2016 Volume 10 Issue 2 Pages 120-124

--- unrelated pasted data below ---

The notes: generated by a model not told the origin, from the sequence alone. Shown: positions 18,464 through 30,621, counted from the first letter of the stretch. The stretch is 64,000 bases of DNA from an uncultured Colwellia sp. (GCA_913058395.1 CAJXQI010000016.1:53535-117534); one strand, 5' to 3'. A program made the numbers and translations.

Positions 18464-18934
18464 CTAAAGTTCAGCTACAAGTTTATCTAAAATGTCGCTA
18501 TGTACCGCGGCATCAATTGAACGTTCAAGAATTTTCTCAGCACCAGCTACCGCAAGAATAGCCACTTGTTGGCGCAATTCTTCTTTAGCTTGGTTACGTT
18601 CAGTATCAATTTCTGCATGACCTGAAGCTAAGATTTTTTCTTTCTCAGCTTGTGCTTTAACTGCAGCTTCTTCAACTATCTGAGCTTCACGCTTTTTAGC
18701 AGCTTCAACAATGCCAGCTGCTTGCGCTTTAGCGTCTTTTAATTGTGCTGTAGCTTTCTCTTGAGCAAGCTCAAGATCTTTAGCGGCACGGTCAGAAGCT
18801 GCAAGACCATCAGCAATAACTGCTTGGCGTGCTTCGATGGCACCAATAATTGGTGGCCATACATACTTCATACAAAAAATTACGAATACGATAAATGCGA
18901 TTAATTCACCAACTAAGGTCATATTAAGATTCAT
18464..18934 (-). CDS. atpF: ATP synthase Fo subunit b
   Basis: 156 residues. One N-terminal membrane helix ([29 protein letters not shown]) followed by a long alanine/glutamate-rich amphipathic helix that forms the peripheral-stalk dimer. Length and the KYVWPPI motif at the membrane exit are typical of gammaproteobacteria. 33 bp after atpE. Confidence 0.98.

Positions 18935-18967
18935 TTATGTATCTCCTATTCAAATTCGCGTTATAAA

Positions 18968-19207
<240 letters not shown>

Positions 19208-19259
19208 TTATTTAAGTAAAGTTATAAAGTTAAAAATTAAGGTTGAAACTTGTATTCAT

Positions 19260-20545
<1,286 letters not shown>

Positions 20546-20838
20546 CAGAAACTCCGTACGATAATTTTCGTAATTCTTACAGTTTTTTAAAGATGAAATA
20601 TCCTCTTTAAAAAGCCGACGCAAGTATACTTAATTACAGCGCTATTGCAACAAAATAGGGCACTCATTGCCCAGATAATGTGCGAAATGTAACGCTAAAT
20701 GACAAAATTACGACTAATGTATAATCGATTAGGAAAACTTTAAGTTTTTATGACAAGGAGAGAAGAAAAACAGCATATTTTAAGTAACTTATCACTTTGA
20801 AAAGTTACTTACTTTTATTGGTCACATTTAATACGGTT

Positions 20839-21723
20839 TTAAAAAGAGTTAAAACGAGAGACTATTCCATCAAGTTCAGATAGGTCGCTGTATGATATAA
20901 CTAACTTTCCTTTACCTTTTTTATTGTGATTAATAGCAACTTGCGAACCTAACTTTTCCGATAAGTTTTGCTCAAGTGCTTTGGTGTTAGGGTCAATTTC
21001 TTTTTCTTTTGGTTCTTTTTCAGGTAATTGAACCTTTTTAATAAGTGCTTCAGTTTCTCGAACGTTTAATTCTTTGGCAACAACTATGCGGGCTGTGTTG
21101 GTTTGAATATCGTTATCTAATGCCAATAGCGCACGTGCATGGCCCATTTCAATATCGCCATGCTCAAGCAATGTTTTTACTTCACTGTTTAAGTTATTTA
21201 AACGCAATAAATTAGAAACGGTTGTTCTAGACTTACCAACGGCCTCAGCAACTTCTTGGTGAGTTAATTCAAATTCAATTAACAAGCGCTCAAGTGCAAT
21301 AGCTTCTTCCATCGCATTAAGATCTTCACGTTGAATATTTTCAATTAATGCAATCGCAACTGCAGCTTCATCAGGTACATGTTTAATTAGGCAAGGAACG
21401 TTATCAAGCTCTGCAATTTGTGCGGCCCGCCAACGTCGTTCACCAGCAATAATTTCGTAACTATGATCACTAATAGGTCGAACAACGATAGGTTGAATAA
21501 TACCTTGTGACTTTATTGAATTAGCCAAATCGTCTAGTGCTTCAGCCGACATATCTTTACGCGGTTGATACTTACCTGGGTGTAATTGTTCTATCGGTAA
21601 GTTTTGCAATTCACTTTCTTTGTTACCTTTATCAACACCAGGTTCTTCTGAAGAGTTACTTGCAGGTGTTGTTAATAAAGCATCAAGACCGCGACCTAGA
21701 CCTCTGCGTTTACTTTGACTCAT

Spontaneous esophageal perforation (Boerhaave's syndrome) is an uncommon and challenging condition with significant morbidity and mortality. Surgical treatment is indicated in the large majority of cases and different procedures have been described in this respect. We present the results of a mono-institutional evaluation of the management of spontaneous esophageal perforation over a 20-year period. The charts of 25 patients with spontaneous esophageal perforation treated at the Surgical Department of the University Hospital of Lausanne were retrospectively studied. In the 25 patients, 24 patients were surgically treated and one was managed with conservative treatment. Primary buttressed esophageal repair was performed in 23 cases. Nine postoperative complications were recorded, and the overall mortality was 32%. Despite prompt treatment postoperative morbidity and mortality are still relevant. Early diagnosis and definitive surgical management are the keys for successful outcome in the management of spontaneous esophageal perforation. Primary suture with buttressing should be considered as the procedure of choice. Conservative approach may be applied in very selected cases.